New drug regimens cut HIV spread from mother to infant, NIH study shows
Pregnant women who are unaware they have HIV miss the chance for drug treatment that not only can benefit their own health but could also prevent them from transmitting the virus to their infants.
When HIV is not diagnosed until women go into labor, their infants are usually treated soon after birth with the anti-HIV drug zidovudine (ZDV) to prevent them from becoming infected with the virus.
Now, a National Institutes of Health study has found that adding one or two drugs to the standard ZDV treatment can reduce the chances by more than 50 percent that an infant will develop an HIV infection. The study results were presented March 2 at the 18th Conference on Retroviruses and Opportunistic Infections, in Boston.
The study was conducted at 19 research hospitals in Brazil, South Africa, Argentina and the United States, under contract to the NIH's Eunice Kennedy Shriver National Institute of Child Health and Human Development (NICHD). Additional funding was provided by the NIH's National Institute of Allergy and Infectious Diseases.
An estimated one-fifth of people in the U.S. who have HIV are unaware they harbor the virus. From 100 to 200 infants are born with HIV in the U.S. each year, many to women who either were not tested in early pregnancy or who did not receive treatment during pregnancy. Internationally, estimates of HIV testing vary, with only 21 percent of pregnant women in low- and middle-income countries having been tested during pregnancy.
"To reduce mother-to-child HIV transmission, it's best to begin antiretroviral treatment during pregnancy," said Dr. Heather Watts, a medical officer in the NICHD's Pediatric, Adolescent and Maternal AIDS Branch and an author of the study. "However, when treatment during pregnancy isn't possible, our results show that adding one or two drugs to the current regimen provides another important means to reduce the chance for mother-to-child HIV transmission."
The NICHD/HIV Prevention Trials Network 040 study evaluated 1,684 infants born to women whose HIV infections were not diagnosed until they were in labor. The infants were randomly assigned to three groups: those receiving the standard six weeks of therapy with ZDV; those receiving six weeks of ZDV plus three doses of nevirapine (NVP) during the first week of life; and those receiving six weeks of ZDV plus two weeks of lamivudine (3TC) and nelfinavir (NFV). The study results showed that treatment with the two- and three-drug regimens reduced HIV transmission by more than 50 percent.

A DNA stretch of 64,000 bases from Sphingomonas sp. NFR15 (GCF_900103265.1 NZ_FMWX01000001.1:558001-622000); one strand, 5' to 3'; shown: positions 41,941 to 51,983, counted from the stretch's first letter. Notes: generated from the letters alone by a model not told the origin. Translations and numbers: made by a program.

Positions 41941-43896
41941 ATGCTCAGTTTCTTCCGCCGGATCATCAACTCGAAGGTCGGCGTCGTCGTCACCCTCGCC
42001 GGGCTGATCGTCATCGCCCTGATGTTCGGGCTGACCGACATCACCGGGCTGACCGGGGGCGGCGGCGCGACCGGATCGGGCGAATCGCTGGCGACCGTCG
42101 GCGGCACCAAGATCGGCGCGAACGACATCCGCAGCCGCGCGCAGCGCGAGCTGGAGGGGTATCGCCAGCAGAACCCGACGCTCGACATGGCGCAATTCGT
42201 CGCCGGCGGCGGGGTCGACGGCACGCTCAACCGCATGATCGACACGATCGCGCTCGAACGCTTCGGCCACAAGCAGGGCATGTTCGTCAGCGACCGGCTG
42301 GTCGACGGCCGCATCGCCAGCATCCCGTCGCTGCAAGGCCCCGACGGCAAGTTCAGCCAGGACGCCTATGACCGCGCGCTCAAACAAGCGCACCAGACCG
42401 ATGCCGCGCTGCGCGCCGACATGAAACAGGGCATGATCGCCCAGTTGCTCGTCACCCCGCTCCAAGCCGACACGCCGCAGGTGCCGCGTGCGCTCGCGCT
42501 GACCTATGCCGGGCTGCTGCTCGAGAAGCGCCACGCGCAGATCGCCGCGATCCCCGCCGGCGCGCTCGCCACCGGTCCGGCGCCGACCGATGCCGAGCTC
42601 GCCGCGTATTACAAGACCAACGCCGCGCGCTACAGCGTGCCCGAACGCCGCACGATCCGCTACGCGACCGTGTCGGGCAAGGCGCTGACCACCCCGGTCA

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Proportion with HIV infection at 3 months
"Our results showed conclusively that the two- and three-drug regimens are superior to the standard treatment with zidovudine," said the study's chair, Dr. Karin Nielsen-Saines, a clinical professor of pediatrics in the division of infectious diseases at the David Geffen School of Medicine at UCLA and a member of the UCLA AIDS Institute.
Other authors of the study were Valdilea Gonçalves Veloso of the Fiocruz Institute in Rio de Janeiro, Brazil; Yvonne J. Bryson of UCLA; Esau C. Joao of Servants of the State Hospital in Rio de Janeiro; Jose Henrique Pilotto of the General Hospital of Nova Iguacu in Nova Iguacu, Brazil; Glenda Gray of Chris Hani Baragwanath Hospital in Johannesburg, South Africa; Gerhard Theron of Tygerberg Hospital in Capetown, South Africa; James Bethel of Westat Inc. in Rockville, Md.; and Lynne Mofenson of the NICHD.
The Eunice Kennedy Shriver National Institute of Child Health and Human Development (NICHD) sponsors research on development, before and after birth; maternal, child and family health; reproductive biology and population issues; and medical rehabilitation.
The National Institutes of Health (NIH), the nation's medical research agency, includes 27 institutes and centers and is a component of the U.S. Department of Health and Human Services. It is the primary federal agency for conducting and supporting basic, clinical and translational medical research, and it investigates the causes, treatments and cures for both common and rare diseases.
The UCLA AIDS Institute, established in 1992, is a multidisciplinary think tank drawing on the skills of top-flight researchers in the worldwide fight against HIV and AIDS, the first cases of which were reported in 1981 by UCLA physicians. Institute members include researchers in virology and immunology, genetics, cancer, neurology, ophthalmology, epidemiology, social sciences, public health, nursing and disease prevention. Their findings have led to advances in treating HIV, as well as other diseases, such as hepatitis B and C, influenza and cancer.